Swim Team will take you on an emotional roller-coaster.
Thursday night was the New York premiere of the Swim Team at the DOC New York City Film Festival.
The documentary had many viewers laughing and tearing while watching three main characters, Robbie, Mikey, and Kelvin of the New Jersey Hammerheads swim team go through coming-of-age struggles. About children on the autism spectrum, the story line is unlike other documentaries.
Maria and Mike McQuay formed the New Jersey Hammerheads, after recognizing the importance of autistic children learning how to swim. The number one cause of death in Autistic children is drowning. They felt that through training, the competition would also help the boys gain confidence and social skills, and give them an environment where they don’t have to feel different. They always wanted to give an option to their son, Mikey, who had nowhere else to adapt his swimming skills.
Director Lara Stolman highlights the unique qualities about what makes each of the boys so special. Each of their personalities and motivations trying to be as normal as possible when everyone around them is different, stole viewers’ hearts. You will fall in love with each of their stories, and you can follow the journeys of the boys as they compete for national and state championships.
Based in Perth Amboy, New Jersey, Stolman’s cast of Swim Team has been underserved in autism intervention and education.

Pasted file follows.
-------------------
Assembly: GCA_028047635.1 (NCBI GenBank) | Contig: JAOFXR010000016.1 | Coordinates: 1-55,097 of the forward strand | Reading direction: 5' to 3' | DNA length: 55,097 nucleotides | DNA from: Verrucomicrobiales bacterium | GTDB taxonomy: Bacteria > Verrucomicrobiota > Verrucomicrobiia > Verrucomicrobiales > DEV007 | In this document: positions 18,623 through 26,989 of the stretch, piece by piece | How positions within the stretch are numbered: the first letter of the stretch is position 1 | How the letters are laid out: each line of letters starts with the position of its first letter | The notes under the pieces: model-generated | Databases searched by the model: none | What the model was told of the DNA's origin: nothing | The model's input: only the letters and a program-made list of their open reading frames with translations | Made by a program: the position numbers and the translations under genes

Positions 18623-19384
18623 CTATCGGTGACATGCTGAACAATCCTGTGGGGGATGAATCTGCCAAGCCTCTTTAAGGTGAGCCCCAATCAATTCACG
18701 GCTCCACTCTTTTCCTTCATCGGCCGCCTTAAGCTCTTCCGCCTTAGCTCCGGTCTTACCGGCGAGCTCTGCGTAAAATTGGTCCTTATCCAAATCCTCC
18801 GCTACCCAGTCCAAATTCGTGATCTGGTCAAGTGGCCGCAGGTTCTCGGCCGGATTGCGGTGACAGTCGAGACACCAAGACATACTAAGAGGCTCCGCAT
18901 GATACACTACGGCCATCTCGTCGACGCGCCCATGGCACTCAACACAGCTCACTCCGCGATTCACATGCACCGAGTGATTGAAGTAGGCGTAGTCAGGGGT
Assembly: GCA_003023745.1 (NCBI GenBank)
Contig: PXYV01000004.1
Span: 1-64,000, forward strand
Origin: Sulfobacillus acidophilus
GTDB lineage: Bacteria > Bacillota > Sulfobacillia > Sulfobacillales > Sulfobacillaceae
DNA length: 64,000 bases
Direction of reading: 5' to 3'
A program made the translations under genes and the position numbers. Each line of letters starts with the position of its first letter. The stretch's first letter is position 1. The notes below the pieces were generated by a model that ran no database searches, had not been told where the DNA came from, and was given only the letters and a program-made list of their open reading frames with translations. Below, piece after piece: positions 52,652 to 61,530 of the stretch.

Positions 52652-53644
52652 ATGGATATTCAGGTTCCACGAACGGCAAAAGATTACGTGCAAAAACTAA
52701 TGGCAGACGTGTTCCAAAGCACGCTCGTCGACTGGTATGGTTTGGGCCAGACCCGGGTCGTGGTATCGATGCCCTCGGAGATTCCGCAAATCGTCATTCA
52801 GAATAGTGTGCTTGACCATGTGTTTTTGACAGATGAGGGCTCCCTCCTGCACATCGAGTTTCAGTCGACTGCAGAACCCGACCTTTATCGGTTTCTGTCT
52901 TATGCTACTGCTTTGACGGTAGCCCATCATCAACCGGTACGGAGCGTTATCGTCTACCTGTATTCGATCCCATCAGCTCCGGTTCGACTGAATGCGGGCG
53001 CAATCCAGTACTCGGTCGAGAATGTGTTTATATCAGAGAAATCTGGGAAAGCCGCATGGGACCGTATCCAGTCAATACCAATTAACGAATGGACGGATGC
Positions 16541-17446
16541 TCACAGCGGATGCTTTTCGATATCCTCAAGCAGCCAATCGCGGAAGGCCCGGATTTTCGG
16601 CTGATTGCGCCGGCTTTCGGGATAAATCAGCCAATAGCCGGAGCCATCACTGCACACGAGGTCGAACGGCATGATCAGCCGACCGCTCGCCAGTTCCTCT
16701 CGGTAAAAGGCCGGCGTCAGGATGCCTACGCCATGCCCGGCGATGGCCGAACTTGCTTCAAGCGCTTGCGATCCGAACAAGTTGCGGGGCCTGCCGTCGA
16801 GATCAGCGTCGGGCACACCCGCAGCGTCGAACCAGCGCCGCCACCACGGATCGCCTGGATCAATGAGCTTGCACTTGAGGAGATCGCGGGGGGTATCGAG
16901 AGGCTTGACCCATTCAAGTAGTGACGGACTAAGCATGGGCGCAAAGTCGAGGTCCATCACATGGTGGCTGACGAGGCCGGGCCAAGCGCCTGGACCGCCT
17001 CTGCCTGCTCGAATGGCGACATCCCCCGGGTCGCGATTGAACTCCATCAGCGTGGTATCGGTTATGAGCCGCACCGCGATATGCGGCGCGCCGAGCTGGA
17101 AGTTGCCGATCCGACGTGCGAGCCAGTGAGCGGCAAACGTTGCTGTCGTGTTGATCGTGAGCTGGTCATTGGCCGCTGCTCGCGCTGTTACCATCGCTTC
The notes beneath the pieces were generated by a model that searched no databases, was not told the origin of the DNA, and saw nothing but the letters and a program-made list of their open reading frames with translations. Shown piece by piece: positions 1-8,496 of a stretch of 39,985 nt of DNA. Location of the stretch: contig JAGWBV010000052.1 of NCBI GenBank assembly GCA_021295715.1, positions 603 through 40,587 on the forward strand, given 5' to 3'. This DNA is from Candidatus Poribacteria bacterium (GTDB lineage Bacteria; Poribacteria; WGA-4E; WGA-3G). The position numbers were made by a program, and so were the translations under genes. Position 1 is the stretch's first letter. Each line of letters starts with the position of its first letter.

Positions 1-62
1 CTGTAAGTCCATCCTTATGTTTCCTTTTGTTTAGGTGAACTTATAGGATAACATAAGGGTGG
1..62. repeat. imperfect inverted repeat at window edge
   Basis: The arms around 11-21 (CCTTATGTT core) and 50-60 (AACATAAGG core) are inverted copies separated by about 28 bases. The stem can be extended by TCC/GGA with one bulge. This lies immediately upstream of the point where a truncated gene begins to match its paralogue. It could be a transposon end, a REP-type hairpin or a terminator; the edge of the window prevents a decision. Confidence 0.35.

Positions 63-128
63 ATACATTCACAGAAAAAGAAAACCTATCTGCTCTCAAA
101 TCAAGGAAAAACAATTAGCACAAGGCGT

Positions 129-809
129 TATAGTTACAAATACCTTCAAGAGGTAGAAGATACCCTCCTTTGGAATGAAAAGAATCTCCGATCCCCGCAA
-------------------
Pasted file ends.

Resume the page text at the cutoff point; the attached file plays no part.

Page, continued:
Robbie Justino was raised by a single mother who had to leave school when Robbie was two. Robbie says he wanted to join swimming to get skinny. His bright and funny personality shines through, as Robbie doesn’t realize why he’s different from others, and uses humor to cope when learning about new things. His charisma is magnetic, and you’ll see his journey coping with his autism and pushing through to become the captain of his swim team.
Mikey McQauy Jr., Mike and Maria’s son who has a has calm demeanor lets others feels safe around him. Mike shares his love for animals and his journey to win gold at the special Olympics. He said, he likes to “Swim like a fish, come up like a dolphin.”
Kelvin Troung, as his dad puts it “sometimes doesn’t have time to do the whole autistic thing” because he also struggles with Tourette’s Syndrome. You’ll see Kelvin struggle to control his tics and nerves. He turns to swimming as the only time his autism or tourettes doesn’t affect him is in the water.
Stolman’s direction mastered with the Laela’s Kilborn’s photography made for an inciting documentary. Few swim films make you feel like you are in the water, for moments it did just that.
Swim Team is a film where time will pass by so fast because you’ll be immersed and interested in the children’s lives and feel for their parents’ pain when they struggle with hurdles to raise their sons.
The musical scores are also a great addition to the dramatic scenes.
Swim Team is a charming documentary that will leave you inspired and grateful.